The waveforms in FIGS. 9B-9E show the operational states along nodes Ci, t3, Ai and Bi, respectively, brought about by a consecutive striking of the same switch Si, which switch logic states are shown in FIG. 9A. Only the initially pressed switch operates to turn on the coupled LED-i. Subsequent striking of the same switch does not affect the response at node Ci and thus the logic state of node t3 after some initial delay period t1 is that of logic low state.
More specifically, when a signal of switch Si is repeatedly input as shown in FIG. 9A, the terminal Ci which is the input terminal of the I/O signal separator 20-i is supplied with both a bias signal from switch Si as well as with a preceding stage output. Thus, the signal response waveform at terminal Ci is as shown in FIG. 9B.
Consequently, the signal supplied to the D input and clock terminal CLK of the flip-flop FFi is as shown in FIG. 9C, and the output from the output QA of the flip-flop FFi is a high-level signal as shown in FIG. 9D which is supplied to the terminal Ai serving as the input terminal of the output processor 102 in the I/O signal interface circuit 10-i.
The transistors Q3 to Q7 of the output processor 102 in the I/O signal interface circuit 10-i are turned on to cause the I/O terminal Bi which is the output terminal of the output processor of I/O signal interface circuit 10-i to output a low-level signal at the initial input state of the switch Si as shown in FIG. 9E. At this point, display LEDi is continuously lighted, without flickering and unresponsive to the continuous repeated striking of the switch Si--at least until a different switch is struck.
In another embodiment of the present invention shown in FIG. 10, an I/O terminal Bi can be selectively coupled to any one of a plurality of I/O signal separator input/output pairs and corresponding I/O signal interface circuit. As a result, a desired number of switches and displays can be more readily adaptably connected to the switching circuit shown.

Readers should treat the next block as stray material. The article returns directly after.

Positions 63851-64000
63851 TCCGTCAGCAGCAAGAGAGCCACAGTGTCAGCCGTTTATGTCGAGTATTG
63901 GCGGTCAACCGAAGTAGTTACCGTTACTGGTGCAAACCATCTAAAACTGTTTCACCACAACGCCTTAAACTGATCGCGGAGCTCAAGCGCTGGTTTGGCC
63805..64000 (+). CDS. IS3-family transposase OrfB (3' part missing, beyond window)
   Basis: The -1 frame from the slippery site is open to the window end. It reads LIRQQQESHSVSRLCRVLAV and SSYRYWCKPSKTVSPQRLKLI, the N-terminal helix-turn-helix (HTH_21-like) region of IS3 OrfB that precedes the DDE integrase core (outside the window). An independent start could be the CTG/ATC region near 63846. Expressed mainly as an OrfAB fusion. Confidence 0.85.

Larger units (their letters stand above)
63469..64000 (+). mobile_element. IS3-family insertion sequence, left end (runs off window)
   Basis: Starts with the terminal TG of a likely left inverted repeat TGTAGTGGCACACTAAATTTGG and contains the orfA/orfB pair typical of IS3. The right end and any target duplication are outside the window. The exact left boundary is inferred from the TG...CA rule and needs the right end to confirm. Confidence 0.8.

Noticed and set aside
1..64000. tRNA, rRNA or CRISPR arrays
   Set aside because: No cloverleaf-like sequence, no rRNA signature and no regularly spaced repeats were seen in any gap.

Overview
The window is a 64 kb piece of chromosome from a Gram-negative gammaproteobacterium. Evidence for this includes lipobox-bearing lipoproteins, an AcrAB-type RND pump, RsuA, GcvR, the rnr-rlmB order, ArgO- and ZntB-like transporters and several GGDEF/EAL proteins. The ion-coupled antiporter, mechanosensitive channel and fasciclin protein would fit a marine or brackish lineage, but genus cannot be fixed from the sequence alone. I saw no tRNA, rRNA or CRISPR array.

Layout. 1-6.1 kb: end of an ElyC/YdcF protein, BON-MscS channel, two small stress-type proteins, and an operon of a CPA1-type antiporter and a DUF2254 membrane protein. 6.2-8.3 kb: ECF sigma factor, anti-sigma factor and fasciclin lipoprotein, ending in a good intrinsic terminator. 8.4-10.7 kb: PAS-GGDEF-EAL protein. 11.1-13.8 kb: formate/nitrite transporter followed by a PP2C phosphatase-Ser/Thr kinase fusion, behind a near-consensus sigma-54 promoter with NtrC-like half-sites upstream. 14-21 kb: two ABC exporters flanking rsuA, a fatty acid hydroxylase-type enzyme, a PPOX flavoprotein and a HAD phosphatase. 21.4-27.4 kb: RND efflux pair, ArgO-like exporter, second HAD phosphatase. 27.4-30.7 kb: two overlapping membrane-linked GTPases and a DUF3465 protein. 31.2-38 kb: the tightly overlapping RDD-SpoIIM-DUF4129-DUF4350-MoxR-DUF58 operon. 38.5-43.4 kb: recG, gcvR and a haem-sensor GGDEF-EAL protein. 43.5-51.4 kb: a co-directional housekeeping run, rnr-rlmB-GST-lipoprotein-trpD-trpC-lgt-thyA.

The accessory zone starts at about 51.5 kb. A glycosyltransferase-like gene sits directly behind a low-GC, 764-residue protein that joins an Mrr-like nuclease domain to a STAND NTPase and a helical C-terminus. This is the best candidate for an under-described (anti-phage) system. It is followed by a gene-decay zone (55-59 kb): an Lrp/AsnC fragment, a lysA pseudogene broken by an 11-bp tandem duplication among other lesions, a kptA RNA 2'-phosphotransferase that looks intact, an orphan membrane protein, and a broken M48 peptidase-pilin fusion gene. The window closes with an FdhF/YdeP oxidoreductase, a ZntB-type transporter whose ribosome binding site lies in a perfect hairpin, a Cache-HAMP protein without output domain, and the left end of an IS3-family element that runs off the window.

In connection with the present invention, by coupling a number of I/O signal interface circuit and separator pairs in the disclosed manner, input and output terminals associated with function-selecting switching circuits can be reliably embodied in a single terminal construction. Such single terminal construction facilitates adding switches and displays, as necessary, without concern for an otherwise considerable increase in the number of input and output terminals. Additionally, the simplicity of the presently disclosed single terminal construction serves to significantly reduce the number of peripheral circuit components as compared to conventional switching circuits provided with a two terminal I/O construction.
While the present invention has been particularly shown and described with reference to particular embodiments thereof, it will be understood by those skilled in the art that various changes in form and details may be effected herein without departing from the spirit and scope of the invention as defined by the appended claims.
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|Citing Patent||Filing date||Publication date||Applicant||Title|
|US7494065 *||Aug 11, 2005||Feb 24, 2009||Symbol Technologies, Inc.||Optical code reader system and method for control of illumination for aiming and exposure|
|U.S. Classification||327/392, 327/405, 327/398, 327/401|
|International Classification||H03K17/00, H03K17/62|
|Cooperative Classification||H03K17/6221, H03K17/002|
|European Classification||H03K17/62C, H03K17/00M|
|Dec 8, 1993||AS||Assignment|
Owner name: SAMSUNG ELECTRONICS CO., LTD., KOREA, REPUBLIC OF
Free format text: ASSIGNMENT OF ASSIGNORS INTEREST;ASSIGNOR:NAM, MYUNG-HYUN;REEL/FRAME:006835/0518
Effective date: 19931125